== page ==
Shanghai drawing financial talent with better pay and prospects
Global financial talent is increasingly looking to relocate to Shanghai as the city offers faster salary growth and wider career opportunities than Hong Kong, despite high taxes and quality-of-life concerns.
According to British recruitment agency Hays, 66 per cent of mainland employers increased salaries at least 6 per cent last year, compared with only 17 per cent of companies in Hong Kong.
A Hays survey of 2,600 employers across Asia also found that 67 per cent of mainland companies said they would give employees a pay rise this year, compared with just 17 per cent in Hong Kong.
"We've got a lot of inquiries from expats who want to relocate to Shanghai," said Simon Lance, the regional director for Hays in China. "They are prepared to accept compromises on life, air quality and those sorts of things."
Although executive pay is generally higher in Hong Kong, Shanghai is quickly catching up, and in some fields, the salaries are in fact higher there.
A salary guide compiled by the recruitment firm shows that a risk analyst with a hedge fund based in Shanghai could earn up to 800,000 yuan (HK$1.02 million) a year last year, 46 per cent more than a Hong Kong counterpart, who would make about HK$700,000.
Annual income for a director at a mainland private equity fund could top 2.5 million yuan, compared with HK$2.2 million for a similar position in Hong Kong.
The narrowing salary gap between the two cities does not bode well for Hong Kong, as it gives Shanghai a vital edge in talent acquisition in its race to establish itself as Asia's foremost financial hub.
While financial talent in Hong Kong still enjoys better tax rates, Shanghai offers far greater opportunities for future career development, the survey suggests.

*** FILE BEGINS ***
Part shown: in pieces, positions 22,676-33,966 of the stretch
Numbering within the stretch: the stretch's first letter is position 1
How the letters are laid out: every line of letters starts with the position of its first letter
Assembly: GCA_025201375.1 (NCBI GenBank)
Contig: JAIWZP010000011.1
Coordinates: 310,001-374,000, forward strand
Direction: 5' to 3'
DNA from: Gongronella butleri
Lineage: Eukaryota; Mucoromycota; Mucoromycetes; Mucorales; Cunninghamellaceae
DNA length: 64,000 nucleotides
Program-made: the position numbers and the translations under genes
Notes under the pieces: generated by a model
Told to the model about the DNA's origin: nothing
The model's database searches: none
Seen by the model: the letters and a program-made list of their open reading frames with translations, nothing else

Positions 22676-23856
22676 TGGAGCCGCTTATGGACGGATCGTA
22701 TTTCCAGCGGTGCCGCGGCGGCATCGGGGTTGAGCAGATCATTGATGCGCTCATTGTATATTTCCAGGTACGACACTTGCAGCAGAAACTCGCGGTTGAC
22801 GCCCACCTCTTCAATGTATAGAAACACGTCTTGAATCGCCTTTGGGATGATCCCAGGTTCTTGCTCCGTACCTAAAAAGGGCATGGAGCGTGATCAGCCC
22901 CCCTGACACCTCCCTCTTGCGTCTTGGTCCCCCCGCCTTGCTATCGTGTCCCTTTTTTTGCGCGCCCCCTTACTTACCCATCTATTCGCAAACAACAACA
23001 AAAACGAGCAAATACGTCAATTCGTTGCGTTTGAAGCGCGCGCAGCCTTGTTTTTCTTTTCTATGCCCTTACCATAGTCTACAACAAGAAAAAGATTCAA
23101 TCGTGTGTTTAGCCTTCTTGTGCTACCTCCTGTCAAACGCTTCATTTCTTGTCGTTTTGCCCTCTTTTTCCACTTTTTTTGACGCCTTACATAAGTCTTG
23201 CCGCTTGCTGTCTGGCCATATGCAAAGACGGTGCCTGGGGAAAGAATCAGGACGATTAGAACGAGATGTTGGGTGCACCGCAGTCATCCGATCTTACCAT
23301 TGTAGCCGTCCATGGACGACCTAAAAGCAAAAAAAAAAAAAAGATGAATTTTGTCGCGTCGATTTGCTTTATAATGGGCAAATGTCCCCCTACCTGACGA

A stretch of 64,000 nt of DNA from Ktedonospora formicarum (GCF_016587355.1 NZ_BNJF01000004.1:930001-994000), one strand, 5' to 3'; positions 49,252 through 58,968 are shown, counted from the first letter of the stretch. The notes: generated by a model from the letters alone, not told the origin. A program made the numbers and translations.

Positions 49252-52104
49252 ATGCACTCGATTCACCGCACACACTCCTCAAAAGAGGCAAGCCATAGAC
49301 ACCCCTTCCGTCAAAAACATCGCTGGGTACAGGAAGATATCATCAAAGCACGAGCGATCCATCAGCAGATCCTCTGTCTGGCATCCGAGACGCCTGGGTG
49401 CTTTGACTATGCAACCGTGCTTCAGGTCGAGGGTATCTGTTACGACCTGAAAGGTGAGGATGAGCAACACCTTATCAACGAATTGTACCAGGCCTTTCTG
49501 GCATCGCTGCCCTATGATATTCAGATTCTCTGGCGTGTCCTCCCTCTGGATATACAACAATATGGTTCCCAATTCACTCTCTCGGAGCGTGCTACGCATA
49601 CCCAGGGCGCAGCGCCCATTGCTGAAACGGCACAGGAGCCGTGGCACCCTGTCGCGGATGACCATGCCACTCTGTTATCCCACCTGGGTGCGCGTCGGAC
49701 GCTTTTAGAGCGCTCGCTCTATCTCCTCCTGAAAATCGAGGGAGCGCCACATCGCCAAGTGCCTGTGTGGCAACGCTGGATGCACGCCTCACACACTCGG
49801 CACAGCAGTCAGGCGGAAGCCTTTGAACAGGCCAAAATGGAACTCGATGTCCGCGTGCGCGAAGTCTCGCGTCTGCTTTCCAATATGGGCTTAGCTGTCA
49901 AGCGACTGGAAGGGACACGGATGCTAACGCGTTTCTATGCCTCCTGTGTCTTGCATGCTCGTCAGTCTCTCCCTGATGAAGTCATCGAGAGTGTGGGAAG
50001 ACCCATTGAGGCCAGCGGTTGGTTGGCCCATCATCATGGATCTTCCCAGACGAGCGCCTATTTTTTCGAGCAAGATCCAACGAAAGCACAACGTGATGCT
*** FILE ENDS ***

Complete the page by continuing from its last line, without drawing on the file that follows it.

Hays chief executive Alistair Cox said some bosses of multinational firms had told him people willing to move to the mainland stood to climb the corporate ladder faster because of their on-the-ground China exposure, making Shanghai a better career move than Hong Kong.
However, the one stumbling block for Shanghai's push to acquire talent is the central government's failure to implement radical liberalisation of the financial markets.
Lau Juen-yee, the chairman of the Hong Kong branch of CIC, the mainland's sovereign wealth fund, said it would be difficult for Shanghai to attract financial talent from Hong Kong because of lower personal income taxes in Hong Kong as well as the slow progress in deregulating the mainland capital markets.
A skills shortage remains the main reason for the high salaries on the mainland, where employers struggle to retain talent in a corporate culture that encourages job hopping.
"The high level of demand for mainland professionals over the last 10 years has put upward pressure on compensation in China," said David Nagy, the managing director of Chicago-based executive search firm DHR International's China operations.
"Salaries remain competitive in China, and for top talent, employers are willing to go over the top," Lance said.